J. S. Johnston to Thomas Butler, March 12, 1832.
[renewed concern emereged in Louisiana about the rapid growth of the state's slave population and the outward flow of capital to slave-selling regions. ]
J.S. Johnston thought the new restrictions  might prevent the state from being "drained of our capital for the purchase of more Negroes." He reasoned that the cessation of the interstate slave trade might prompt Virginians and other upper South slaveholders to move to Louisiana rather than simply selling off slaves to Louisiana buyers..Virginia would "feel the difference between selling slaves for money and having them carried away by her own people," a prospect that he predicted "will be as beneficial to us as it will be injurious to her."
Mississippi, 1828, Governor Gerand Brandon recommended closing the internal slave trade [again] because he believed that Mississippi had become a "receptacle for the surplus black population of the Middle States."
"The assertion that slavery wouldn't have worked in such agricultural regions as California and Oregon I find extremely puzzling."
In order for a Southern style plantation system to work, you must be able to independently sustain large bodies of human life for free and produce a large money making crop quickly. This could not be done in California or Oregon prior to the introduction of a reliable railroad system connecting the West to the East and, most importantly, access to abundant water. These states are mostly at high elevations exceding the frost line, have short rain seasons in large portions of their areas, are extremely hot or cold, covered in large tracts of unusable, arid lands. And soils that will only produce crops if irrigated. Until the aquaducts and dams, California was then and still can be- a big, dusty desert.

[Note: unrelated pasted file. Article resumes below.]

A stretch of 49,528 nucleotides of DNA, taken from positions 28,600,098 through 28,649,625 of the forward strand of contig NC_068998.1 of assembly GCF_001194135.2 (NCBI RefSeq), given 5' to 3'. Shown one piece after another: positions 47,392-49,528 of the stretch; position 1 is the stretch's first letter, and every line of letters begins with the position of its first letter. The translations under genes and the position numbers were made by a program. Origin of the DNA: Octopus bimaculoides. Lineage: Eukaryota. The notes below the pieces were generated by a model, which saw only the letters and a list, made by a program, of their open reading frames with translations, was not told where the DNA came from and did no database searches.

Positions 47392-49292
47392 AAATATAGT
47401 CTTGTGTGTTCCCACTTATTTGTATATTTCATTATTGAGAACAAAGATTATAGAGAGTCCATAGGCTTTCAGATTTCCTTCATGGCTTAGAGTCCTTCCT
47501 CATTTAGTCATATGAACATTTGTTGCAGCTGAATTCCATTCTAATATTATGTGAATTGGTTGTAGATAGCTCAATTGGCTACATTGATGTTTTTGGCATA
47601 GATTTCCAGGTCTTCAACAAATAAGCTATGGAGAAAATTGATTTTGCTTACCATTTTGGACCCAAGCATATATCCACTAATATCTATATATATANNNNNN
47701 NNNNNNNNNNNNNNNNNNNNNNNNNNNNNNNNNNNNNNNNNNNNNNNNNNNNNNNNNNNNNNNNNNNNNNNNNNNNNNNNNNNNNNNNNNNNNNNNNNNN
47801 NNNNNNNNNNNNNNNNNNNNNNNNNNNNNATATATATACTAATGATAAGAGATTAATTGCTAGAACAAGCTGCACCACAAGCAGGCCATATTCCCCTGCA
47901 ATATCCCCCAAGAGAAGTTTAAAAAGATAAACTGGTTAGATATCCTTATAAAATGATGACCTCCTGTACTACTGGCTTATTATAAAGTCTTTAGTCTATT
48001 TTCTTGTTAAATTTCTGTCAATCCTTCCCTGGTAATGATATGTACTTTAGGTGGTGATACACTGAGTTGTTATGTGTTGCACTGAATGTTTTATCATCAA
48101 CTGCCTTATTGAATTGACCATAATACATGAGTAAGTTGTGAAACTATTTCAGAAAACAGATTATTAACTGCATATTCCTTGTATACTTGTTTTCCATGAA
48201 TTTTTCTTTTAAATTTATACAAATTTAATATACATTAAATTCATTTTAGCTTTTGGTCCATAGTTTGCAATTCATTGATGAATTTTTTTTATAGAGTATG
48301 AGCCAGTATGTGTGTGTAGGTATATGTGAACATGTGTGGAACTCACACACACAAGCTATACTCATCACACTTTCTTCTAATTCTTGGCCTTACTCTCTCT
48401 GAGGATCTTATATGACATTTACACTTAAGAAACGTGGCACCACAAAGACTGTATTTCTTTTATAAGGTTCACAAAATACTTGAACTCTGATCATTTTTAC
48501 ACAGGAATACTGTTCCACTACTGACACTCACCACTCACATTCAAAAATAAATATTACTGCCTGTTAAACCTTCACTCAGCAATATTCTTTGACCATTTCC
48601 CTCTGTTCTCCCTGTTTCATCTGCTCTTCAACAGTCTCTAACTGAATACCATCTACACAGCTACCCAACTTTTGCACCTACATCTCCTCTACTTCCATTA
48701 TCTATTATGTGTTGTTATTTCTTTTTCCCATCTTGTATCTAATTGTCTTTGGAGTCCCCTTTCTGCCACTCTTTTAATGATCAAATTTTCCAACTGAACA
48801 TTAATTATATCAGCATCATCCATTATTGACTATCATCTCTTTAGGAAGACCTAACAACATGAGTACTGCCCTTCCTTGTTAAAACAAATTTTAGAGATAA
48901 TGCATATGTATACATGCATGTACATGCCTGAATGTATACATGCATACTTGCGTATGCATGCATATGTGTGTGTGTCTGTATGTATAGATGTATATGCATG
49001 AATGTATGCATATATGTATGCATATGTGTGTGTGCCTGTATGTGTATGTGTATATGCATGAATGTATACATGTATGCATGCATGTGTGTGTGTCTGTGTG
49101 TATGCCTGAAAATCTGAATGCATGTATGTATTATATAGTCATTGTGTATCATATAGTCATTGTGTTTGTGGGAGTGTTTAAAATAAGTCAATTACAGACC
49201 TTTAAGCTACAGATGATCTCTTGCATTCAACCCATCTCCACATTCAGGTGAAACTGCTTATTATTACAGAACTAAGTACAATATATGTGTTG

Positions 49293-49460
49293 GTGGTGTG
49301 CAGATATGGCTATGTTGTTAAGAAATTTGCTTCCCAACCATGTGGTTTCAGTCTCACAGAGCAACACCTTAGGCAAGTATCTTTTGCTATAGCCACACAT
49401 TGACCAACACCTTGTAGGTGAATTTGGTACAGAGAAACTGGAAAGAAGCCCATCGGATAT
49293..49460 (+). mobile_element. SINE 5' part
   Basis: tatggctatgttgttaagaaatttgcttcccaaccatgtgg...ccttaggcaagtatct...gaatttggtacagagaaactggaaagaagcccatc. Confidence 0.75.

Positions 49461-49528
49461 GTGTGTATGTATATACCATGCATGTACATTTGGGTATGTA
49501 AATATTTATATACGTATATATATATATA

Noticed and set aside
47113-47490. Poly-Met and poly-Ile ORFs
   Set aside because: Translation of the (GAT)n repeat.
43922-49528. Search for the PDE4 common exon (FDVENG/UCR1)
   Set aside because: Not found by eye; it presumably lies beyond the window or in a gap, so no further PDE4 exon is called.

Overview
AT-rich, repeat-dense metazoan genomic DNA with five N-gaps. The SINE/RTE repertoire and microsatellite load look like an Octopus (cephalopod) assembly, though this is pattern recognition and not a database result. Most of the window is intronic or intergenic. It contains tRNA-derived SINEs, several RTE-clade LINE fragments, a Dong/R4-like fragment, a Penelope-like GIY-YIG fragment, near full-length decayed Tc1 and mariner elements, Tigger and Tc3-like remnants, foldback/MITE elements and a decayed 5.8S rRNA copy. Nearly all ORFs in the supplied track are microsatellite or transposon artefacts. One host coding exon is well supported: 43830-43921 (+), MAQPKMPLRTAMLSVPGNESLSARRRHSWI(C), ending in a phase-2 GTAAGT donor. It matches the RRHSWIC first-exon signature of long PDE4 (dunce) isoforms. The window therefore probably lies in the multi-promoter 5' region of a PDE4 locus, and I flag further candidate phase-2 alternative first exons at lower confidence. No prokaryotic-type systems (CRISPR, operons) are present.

"By increasing the population of non-voting-but-still-counted slaves into other territories, they increased their political power. Which they needed to do, because the Northern states were having a large influx of immigrants, mostly Irish. "
So by seceding, they would protect this "advantage"? Within the Confederacy they no longer had the protection to the system that the Union provided and each seceding slave state nullified their political power; since now they were all slave states represented within their own Congress. By seceding, they destroyed their market expansion for slaves and the ability to prevent their running away through a large porous border, to a foreign land, that would not have a legal reason to return their property? Either they were extremely stupid [they weren't] or they really didn't care about the institution of slavery enough to worry about the consequences of secession.